Republicans Meet for Party Congress As Elections Approach


YEREVAN (RFE/RL)–The main pro-government force in Armenia–began a first congress–ending their formal transformation into a political party a few months before next parliamentary elections. The transformation took the form of a merger of the Vazgen Sargsyan-led Yerkrapah Union with the Republican Party of Armenia–a hitherto small nationalist group. The significantly reinforced Republican party now holds a majority in parliament and controls several ministries and most local self-government bodies.

"The Republican Party today made a bid to become a powerful and influential organization. With Vazgen Sarkisian on board–I hope we will create a viable structure," Albert Bazeyan–a Yerkrapah leader and deputy speaker of parliament–said opening the congress. "The party can become a helmsman in rendering the society more healthy," he said.

"We have succeeded in maintaining stability in the country," said another senior Yerkrapah law-maker–Razmik Martirosian.

The Republican party boasts more than 5,000 members and 57 territorial branches throughout Armenia. Party officials say most members of the Yerkrapah faction in parliament have become Republicans.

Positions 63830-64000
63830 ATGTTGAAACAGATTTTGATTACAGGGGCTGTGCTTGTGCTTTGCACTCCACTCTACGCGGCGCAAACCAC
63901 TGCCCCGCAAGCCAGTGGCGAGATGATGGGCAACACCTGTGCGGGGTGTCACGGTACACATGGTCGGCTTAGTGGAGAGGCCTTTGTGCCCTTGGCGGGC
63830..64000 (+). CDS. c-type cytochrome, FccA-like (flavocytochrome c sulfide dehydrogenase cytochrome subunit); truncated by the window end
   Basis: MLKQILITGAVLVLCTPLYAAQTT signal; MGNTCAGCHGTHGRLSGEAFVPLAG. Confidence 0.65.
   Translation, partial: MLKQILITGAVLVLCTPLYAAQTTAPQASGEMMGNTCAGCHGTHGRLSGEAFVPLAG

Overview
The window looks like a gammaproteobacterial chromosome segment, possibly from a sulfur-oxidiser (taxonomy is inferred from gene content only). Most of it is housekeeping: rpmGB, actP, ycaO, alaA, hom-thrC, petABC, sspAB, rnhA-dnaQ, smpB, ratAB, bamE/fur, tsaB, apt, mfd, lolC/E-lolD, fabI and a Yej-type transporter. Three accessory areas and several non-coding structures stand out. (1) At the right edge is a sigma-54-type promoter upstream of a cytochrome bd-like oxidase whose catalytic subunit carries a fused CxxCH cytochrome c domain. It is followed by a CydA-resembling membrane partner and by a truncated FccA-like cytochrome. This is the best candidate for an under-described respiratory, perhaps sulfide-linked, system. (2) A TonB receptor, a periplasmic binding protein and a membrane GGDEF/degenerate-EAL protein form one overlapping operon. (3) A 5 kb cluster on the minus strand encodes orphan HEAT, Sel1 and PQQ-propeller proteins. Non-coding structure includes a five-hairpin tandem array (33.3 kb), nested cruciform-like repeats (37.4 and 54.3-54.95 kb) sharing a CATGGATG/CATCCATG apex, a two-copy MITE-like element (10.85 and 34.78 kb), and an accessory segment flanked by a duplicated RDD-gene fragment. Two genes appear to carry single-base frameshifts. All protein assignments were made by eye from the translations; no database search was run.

The congress is due to elect a board and its chairman. It was understood that Defense Minister Vazgen Sargsyan was unlikely to become chairman but will remain the party’s unofficial leader. Officials also said the Republican leadership will hold a conference in the run-up to parliamentary elections expected in May.

Next week–the Yerkrapah majority in parliament is expected to finally pass a new election law–harshly criticized by the opposition. Opposition parties have accused Sargsyan’s loyalists of planning a massive vote manipulation by using their government levers. Andranik Markarian–a senior member of the Republican Party–said the elections should proceed in the "atmosphere of mutual trust."The party must have a vote of confidence," he said in a speech.

In the words of Bazeyan–the party’s creation is not meant to help government officials with dubious reputation remain in power. "Being in power must not mean having a party with a nomenclature core," he said. "It is time to take resolute steps to ensure law and order and combat corruption."

Turning to the economic sphere–Bazeyan called for "free economic competition," creation of a "middle class" along with a "fair distribution of income."

The head of the government’s tax department–Smbat Ayvazian–said economic policy must have an "explicit social orientation," with "state sponsorship" in some unspecified branches.

Other speakers acknowledged that little has changed in ordinary people’s life since the change of leadership in Armenia one year ago. "The people who have won a war cannot live in such conditions," said Yerkrapah’s Martirosian.

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